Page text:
The Difference Between Gas Grades

2014-02-07 15.48.26

Ever wondered why there are different gas grades at the pump? What are they for? Will a higher octane make your vehicle run better?

First and foremost, before you think about putting a new gas grade in your vehicle, check your owner’s manual.

Your owner’s manual will specify the correct octane for the make and model of your vehicle. Unless it’s recommended by your owner’s manual, it is not necessary to spend the money on a higher octane than required and we’ll explain why.

When you pull up to the pump, you’ll see three different octane grades: regular (87), mid-grade or plus (89) and premium (92 or 93). According to the Federal Trade Commission “octane ratings measure a gasoline’s ability to resist engine knock - a rattling or pinging sound that results from premature ignition of the compressed fuel-air mixture in one or more cylinders.”

The only time you’ll need to use a higher grade of gasoline than recommended is if you hear your engine knocking which typically only happens to a small percentage of cars.

While regular octane is recommended for most cars, vehicles with high compression engines may require mid-grade or premium gasoline.

High compression engines include sports cars, luxury cars or sport utility vehicles (SUV).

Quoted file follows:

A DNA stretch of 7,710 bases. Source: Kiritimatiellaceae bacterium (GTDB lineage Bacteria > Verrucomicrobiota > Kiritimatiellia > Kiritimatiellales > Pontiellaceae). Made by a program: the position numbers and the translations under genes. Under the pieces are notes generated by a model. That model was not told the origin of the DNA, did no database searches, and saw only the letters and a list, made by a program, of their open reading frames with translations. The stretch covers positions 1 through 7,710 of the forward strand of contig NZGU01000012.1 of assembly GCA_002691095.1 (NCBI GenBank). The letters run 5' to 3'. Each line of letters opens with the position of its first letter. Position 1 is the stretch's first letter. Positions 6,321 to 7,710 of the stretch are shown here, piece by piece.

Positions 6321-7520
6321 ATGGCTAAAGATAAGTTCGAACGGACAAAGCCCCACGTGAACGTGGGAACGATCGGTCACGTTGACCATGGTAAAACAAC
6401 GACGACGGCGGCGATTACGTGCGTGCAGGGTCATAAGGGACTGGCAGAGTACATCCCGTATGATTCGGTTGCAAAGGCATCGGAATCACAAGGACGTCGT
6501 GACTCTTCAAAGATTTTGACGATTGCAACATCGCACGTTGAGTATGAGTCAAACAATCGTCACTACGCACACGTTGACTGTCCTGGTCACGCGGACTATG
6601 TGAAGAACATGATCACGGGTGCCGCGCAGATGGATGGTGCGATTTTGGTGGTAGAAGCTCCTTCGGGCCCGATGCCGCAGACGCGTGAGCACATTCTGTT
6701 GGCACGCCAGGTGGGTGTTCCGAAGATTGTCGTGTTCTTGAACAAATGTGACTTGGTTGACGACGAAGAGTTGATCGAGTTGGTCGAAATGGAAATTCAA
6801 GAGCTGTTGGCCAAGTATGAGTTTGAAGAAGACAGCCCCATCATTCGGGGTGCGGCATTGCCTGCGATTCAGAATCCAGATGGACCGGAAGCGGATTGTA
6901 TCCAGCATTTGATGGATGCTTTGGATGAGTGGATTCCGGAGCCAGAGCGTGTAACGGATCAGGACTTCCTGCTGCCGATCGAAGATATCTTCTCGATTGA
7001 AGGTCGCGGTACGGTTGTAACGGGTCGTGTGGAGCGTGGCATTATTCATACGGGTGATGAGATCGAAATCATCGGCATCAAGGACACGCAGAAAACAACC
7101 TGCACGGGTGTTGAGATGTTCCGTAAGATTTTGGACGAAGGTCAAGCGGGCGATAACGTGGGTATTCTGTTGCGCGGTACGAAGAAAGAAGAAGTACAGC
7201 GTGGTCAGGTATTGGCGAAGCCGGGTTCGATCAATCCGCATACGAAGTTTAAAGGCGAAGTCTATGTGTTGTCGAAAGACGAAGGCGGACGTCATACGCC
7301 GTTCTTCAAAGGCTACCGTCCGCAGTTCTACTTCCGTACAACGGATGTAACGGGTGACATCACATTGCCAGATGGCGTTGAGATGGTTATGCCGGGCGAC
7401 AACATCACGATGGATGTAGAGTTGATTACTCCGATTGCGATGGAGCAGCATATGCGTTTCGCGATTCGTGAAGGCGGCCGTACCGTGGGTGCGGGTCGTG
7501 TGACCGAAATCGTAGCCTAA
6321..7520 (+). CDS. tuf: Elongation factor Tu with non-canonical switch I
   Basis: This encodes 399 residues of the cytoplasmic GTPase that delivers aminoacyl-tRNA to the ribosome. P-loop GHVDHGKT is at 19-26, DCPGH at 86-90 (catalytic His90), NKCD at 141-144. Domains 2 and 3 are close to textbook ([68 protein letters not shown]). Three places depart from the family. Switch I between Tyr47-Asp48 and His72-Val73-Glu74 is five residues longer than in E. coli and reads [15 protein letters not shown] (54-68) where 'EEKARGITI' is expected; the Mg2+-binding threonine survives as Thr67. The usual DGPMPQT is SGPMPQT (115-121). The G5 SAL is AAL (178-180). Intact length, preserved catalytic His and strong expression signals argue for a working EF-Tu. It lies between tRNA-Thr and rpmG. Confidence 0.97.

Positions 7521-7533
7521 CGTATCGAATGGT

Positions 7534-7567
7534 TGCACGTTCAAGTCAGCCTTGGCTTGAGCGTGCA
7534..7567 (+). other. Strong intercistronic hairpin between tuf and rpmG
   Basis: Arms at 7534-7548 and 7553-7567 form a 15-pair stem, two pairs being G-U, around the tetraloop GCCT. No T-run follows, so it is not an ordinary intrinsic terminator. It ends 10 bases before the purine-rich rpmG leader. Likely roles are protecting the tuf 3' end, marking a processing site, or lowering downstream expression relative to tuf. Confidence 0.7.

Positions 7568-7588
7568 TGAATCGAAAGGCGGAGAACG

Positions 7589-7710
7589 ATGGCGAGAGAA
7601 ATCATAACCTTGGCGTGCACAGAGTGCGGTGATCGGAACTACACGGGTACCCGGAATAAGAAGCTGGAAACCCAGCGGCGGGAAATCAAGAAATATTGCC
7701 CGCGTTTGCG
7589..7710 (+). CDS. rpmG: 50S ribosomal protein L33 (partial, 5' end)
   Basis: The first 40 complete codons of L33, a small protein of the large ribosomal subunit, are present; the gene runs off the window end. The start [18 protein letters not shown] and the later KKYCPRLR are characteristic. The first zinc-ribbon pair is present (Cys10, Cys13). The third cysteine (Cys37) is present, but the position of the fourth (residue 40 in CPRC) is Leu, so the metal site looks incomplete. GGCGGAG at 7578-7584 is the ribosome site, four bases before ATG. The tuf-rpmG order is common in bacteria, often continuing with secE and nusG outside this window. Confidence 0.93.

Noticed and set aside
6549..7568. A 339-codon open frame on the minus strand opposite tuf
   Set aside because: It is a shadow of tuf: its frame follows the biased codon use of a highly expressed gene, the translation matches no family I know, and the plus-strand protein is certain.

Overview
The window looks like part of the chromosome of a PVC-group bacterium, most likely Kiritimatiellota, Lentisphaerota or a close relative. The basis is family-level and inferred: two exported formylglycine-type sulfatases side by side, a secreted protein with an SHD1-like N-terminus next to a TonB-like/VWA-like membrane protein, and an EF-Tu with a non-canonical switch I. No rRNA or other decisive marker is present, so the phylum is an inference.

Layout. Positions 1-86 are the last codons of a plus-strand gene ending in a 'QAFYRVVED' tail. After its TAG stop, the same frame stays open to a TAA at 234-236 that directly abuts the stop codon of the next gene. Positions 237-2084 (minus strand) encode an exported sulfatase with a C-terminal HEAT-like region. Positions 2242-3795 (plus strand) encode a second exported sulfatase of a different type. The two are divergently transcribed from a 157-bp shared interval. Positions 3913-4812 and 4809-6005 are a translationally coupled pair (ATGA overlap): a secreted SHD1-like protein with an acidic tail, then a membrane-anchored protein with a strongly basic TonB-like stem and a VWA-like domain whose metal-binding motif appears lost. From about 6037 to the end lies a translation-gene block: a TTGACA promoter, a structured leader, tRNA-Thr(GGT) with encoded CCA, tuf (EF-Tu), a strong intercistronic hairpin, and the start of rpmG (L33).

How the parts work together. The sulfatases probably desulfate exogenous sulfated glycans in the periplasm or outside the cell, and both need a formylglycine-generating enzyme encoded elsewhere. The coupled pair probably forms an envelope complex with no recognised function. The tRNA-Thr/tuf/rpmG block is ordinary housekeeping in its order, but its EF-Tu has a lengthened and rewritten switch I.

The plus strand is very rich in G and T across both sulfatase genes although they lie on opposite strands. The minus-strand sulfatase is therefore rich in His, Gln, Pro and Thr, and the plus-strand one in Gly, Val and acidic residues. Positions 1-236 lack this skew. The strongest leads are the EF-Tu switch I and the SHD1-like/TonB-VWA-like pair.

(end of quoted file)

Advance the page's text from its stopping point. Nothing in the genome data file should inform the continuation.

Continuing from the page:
Premium gasoline contains a higher octane percentage. This is important because “when vaporized gas mixes with air and fills the combustion chamber, it is compressed by the rising pistons,” according to Edmunds, a top automotive resource. “This makes the gas-air mixture grow hot and it could ignite before the spark plug fires, pushing backward on the piston.”

Also, “higher-octane fuels can be compressed to a greater degree without self-igniting and that's why premium gas is used in high-performance engines.”

It is a common myth that using a higher than necessary octane will make your vehicle perform better.

Using a higher octane will cost you approximately 20-30 cents more per gallon (which can equal as much as $4 per fill-up) at the pump and will not improve your car’s performance.

According to Edmunds, many years ago higher octane did in fact contain additional detergents and additives to stop carbon deposits in your engine however due to government regulations all grades now have addictives to protect your vehicles engine and cut pollution.

Now you know!

Refer to your owner’s manual for the best fuel recommendation for your vehicle, stick to that and you’re good to go!

Sources:

http://www.consumer.ftc.gov/articles/0210-paying-premium-high-octane-gasoline

http://www.edmunds.com/fuel-economy/to-save-money-on-gas-stop-buying-premium.html